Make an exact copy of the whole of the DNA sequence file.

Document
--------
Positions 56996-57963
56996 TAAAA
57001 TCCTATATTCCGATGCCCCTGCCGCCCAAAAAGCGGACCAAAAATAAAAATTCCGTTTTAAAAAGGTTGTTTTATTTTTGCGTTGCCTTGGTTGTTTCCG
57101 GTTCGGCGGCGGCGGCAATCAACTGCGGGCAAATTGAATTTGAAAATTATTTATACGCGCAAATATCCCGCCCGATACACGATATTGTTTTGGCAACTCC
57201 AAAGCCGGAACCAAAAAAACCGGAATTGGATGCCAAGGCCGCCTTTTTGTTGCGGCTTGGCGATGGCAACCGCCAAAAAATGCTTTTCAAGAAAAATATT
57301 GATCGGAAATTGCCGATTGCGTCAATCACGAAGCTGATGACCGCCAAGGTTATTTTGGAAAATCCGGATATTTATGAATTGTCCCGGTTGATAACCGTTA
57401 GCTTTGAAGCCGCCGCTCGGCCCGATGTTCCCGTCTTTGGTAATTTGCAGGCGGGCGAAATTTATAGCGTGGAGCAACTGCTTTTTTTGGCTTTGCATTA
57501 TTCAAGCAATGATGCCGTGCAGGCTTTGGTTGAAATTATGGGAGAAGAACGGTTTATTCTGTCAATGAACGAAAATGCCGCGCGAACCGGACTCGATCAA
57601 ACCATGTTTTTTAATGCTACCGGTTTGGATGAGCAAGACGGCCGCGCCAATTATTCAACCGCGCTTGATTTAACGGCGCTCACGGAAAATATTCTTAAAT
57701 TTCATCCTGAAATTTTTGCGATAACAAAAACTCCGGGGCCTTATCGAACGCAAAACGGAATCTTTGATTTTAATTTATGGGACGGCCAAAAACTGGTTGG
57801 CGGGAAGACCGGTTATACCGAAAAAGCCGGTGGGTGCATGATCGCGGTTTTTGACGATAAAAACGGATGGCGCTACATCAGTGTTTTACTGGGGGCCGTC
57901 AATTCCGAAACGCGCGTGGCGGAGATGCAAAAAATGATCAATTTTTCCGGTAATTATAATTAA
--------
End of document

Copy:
Positions 56996-57963
56996 TAAAA
57001 TCCTATATTCCGATGCCCCTGCCGCCCAAAAAGCGGACCAAAAATAAAAATTCCGTTTTAAAAAGGTTGTTTTATTTTTGCGTTGCCTTGGTTGTTTCCG
57101 GTTCGGCGGCGGCGGCAATCAACTGCGGGCAAATTGAATTTGAAAATTATTTATACGCGCAAATATCCCGCCCGATACACGATATTGTTTTGGCAACTCC
57201 AAAGCCGGAACCAAAAAAACCGGAATTGGATGCCAAGGCCGCCTTTTTGTTGCGGCTTGGCGATGGCAACCGCCAAAAAATGCTTTTCAAGAAAAATATT
57301 GATCGGAAATTGCCGATTGCGTCAATCACGAAGCTGATGACCGCCAAGGTTATTTTGGAAAATCCGGATATTTATGAATTGTCCCGGTTGATAACCGTTA
57401 GCTTTGAAGCCGCCGCTCGGCCCGATGTTCCCGTCTTTGGTAATTTGCAGGCGGGCGAAATTTATAGCGTGGAGCAACTGCTTTTTTTGGCTTTGCATTA
57501 TTCAAGCAATGATGCCGTGCAGGCTTTGGTTGAAATTATGGGAGAAGAACGGTTTATTCTGTCAATGAACGAAAATGCCGCGCGAACCGGACTCGATCAA
57601 ACCATGTTTTTTAATGCTACCGGTTTGGATGAGCAAGACGGCCGCGCCAATTATTCAACCGCGCTTGATTTAACGGCGCTCACGGAAAATATTCTTAAAT
57701 TTCATCCTGAAATTTTTGCGATAACAAAAACTCCGGGGCCTTATCGAACGCAAAACGGAATCTTTGATTTTAATTTATGGGACGGCCAAAAACTGGTTGG
57801 CGGGAAGACCGGTTATACCGAAAAAGCCGGTGGGTGCATGATCGCGGTTTTTGACGATAAAAACGGATGGCGCTACATCAGTGTTTTACTGGGGGCCGTC
57901 AATTCCGAAACGCGCGTGGCGGAGATGCAAAAAATGATCAATTTTTCCGGTAATTATAATTAA